7 Must Follow Rules for Complete Data Security on Cloud

The days of being tethered by data banks are gone. The world is now moving up to the cloud and is bringing all its data along. Storing your data in the cloud, be it accounting information, personal records, photos, or other documents is an exceptional marvel of technology that has provided a huge boost to productivity and efficiency.

7 Must Follow Rules for Complete Data Security on Cloud

Cloud storage provides access to your data from anywhere in the globe. This has revolutionized international operations as geographical constraints are not a concern anymore. However, like every good thing, cloud storage too has its shortcomings. By providing access all around the globe and at all the times, it is also privy to attempts by hackers who could easily get into the servers and play around all they want.

Although cloud storage service providers do have excellent security measures as the old saying goes, “Locks only work on honest men”. Thus, it is up to the users to make sure there’s no lapse from their side to ensure the maximum security available to their precious data. Here we’ve discussed seven rules that you must follow when storing or sharing data on the cloud in order to ensure complete data security:

1. Research before you choose your service provider

Lots of options pop up when you decide to move your data to the cloud. Firstly, have patience and don’t choose the first one that you like. Browse through all the available providers, view their plans and select the ones with the best features – pricing, flexibility, and accessibility to name a few.

Once you have a few probable options that fit your price range, view all of their privacy policies and user agreements. Reading those long and boring documents might make you want to kill yourself but have some faith, all that effort won’t be in vain. Once you have a shorter list of service providers, check out their security certificates, verify them, see that they are issued by a worthwhile and reputed establishment and if it seems that everything is alright, feel free to go for it.

2. Don’t be careless when choosing passwords

These days making new passwords has become similar to doing laundry, everyone does it at least once a week. With so many websites around, all of them bugging you to make an account and have a password, taking password creation seriously are almost impossible. Either folks use the same password for all of their accounts or they try to make simple, easy to remember ones.

Do not have this attitude when creating a password for your cloud storage. Unlike social media accounts, where getting your passwords disclosed will end with an embarrassing status or a foolish tweet at the most, if somebody is able to use your cloud storage account via gaining illegal access to your password, you might end up facing bankruptcy or even a lawsuit.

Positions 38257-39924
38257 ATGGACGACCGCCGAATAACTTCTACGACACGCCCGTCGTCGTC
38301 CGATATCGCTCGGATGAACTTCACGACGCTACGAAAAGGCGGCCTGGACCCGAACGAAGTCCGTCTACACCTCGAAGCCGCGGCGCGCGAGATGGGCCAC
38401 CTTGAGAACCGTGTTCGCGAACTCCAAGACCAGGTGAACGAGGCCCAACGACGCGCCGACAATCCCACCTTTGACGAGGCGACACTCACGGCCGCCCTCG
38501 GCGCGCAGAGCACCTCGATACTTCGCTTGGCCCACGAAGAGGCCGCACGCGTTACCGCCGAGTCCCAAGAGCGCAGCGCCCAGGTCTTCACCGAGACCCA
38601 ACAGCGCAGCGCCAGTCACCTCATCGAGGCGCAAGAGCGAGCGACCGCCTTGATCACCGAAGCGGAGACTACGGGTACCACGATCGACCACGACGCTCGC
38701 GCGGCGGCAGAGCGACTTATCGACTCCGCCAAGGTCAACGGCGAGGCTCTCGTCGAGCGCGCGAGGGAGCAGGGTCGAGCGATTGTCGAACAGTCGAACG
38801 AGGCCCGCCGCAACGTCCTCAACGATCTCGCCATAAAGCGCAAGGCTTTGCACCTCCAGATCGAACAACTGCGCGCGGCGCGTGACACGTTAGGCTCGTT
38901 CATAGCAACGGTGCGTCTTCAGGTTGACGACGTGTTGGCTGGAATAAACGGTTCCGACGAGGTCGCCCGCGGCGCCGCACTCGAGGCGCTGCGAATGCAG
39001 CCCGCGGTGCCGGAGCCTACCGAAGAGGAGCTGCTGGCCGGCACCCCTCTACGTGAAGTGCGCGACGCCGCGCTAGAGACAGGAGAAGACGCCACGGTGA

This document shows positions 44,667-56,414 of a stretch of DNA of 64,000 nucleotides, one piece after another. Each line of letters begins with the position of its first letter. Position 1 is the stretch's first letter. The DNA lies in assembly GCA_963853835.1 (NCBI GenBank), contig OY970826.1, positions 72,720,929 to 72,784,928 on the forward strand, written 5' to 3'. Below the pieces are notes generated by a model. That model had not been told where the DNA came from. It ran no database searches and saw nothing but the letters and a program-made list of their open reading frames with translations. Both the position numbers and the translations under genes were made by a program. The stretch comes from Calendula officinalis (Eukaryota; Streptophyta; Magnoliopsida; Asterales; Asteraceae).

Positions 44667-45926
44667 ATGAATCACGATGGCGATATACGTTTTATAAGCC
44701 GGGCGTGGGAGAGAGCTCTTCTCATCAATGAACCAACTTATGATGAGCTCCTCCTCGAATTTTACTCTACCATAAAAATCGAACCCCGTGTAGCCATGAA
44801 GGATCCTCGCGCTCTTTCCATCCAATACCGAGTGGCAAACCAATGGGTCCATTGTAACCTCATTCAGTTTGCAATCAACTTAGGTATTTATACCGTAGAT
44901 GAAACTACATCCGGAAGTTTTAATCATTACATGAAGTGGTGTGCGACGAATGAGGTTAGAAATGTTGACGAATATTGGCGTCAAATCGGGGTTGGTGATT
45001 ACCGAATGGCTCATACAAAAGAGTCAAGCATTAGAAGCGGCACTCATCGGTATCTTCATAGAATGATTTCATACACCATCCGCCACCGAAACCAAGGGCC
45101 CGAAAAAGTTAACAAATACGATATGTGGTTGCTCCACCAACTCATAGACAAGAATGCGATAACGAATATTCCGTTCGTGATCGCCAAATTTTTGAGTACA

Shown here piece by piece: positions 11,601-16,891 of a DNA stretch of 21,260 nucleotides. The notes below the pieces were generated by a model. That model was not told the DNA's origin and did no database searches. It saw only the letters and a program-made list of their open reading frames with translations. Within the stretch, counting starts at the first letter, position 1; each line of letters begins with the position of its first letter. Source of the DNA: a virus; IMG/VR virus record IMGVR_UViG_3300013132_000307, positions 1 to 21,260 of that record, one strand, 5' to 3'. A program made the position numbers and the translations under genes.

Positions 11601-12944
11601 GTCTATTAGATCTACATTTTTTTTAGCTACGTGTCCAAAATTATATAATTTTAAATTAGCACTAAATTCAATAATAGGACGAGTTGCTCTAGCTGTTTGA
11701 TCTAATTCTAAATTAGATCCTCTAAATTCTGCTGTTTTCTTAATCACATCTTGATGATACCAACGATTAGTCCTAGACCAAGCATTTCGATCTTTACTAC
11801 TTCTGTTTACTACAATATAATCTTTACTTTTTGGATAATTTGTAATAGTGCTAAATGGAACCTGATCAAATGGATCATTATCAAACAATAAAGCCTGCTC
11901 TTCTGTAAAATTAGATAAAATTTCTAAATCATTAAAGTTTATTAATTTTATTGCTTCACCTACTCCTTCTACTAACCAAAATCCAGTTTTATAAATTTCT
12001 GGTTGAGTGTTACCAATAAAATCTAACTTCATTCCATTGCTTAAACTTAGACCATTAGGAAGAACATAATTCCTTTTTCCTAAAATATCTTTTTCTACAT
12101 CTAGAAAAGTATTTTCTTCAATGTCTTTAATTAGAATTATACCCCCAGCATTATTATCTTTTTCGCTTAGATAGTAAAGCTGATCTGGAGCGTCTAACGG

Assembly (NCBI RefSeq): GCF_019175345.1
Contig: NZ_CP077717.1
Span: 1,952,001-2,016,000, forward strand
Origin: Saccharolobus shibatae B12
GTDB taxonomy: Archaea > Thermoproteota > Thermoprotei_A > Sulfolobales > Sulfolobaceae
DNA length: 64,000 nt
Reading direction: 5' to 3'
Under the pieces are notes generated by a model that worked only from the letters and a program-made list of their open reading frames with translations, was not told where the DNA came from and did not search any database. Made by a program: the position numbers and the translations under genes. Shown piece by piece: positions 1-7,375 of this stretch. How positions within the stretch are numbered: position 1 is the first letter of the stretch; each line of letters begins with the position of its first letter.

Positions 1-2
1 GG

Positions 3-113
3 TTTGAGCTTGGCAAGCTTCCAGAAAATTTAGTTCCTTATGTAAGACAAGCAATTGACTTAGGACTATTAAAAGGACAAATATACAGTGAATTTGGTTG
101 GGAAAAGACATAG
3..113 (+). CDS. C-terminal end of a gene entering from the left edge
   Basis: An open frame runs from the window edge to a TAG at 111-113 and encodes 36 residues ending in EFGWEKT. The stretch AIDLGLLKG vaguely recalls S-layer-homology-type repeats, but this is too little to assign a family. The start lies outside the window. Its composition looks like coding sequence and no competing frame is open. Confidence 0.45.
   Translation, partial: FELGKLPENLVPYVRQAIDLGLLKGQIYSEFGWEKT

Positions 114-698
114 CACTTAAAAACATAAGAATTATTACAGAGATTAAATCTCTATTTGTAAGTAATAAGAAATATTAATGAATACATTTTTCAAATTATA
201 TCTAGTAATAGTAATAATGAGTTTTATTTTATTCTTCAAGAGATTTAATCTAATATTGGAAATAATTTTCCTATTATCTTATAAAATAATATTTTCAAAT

So it is essential that you create a strong, unique and complex password that is really hard to crack or remember for a third party. Try to involve numbers and characters in the mix and completely avoid using your own name, nicknames, your company’s name or those of your close ones. A mix of upper and lower case letters is also helpful.

3. Follow strict authentication protocols

Now you have a good service provider with reliable security standards as well as a strong password you can sit back and relax, right? NO! You can’t. While you are relaxing and sipping iced tea, you know who else is relaxing? The hacker who just hacked your password. A hacker who knows his stuff won’t be sweating a lot to crack your password as this experiment will tell you.

So, it’s up to you to have as many roadblocks as you can use to safeguard your data. A perfect way for this is having a proper authentication protocol. A simpler way would be having a 2 step authentication procedure. This adds an extra layer of security allowing you to have that iced tea in relative peace.

4. Encrypt your stuff before you send them to the cloud

Encryption has been around for a long time but it has become one of the most trending security features these days in a lot of IT companies. Encryption in very simple terms is the encoding of messages or information in such a way that only authorized parties can read it. But to encrypt all your data as well as the data, everyone else has put up with the service provider can take up a lot of time as well as resources.

So, the easiest way is to do it yourself. However, some service providers do boast of their excellent encryption facilities. They usually charge more but a proper security lock is worth its bills, as any banker who was ever robbed will tell you.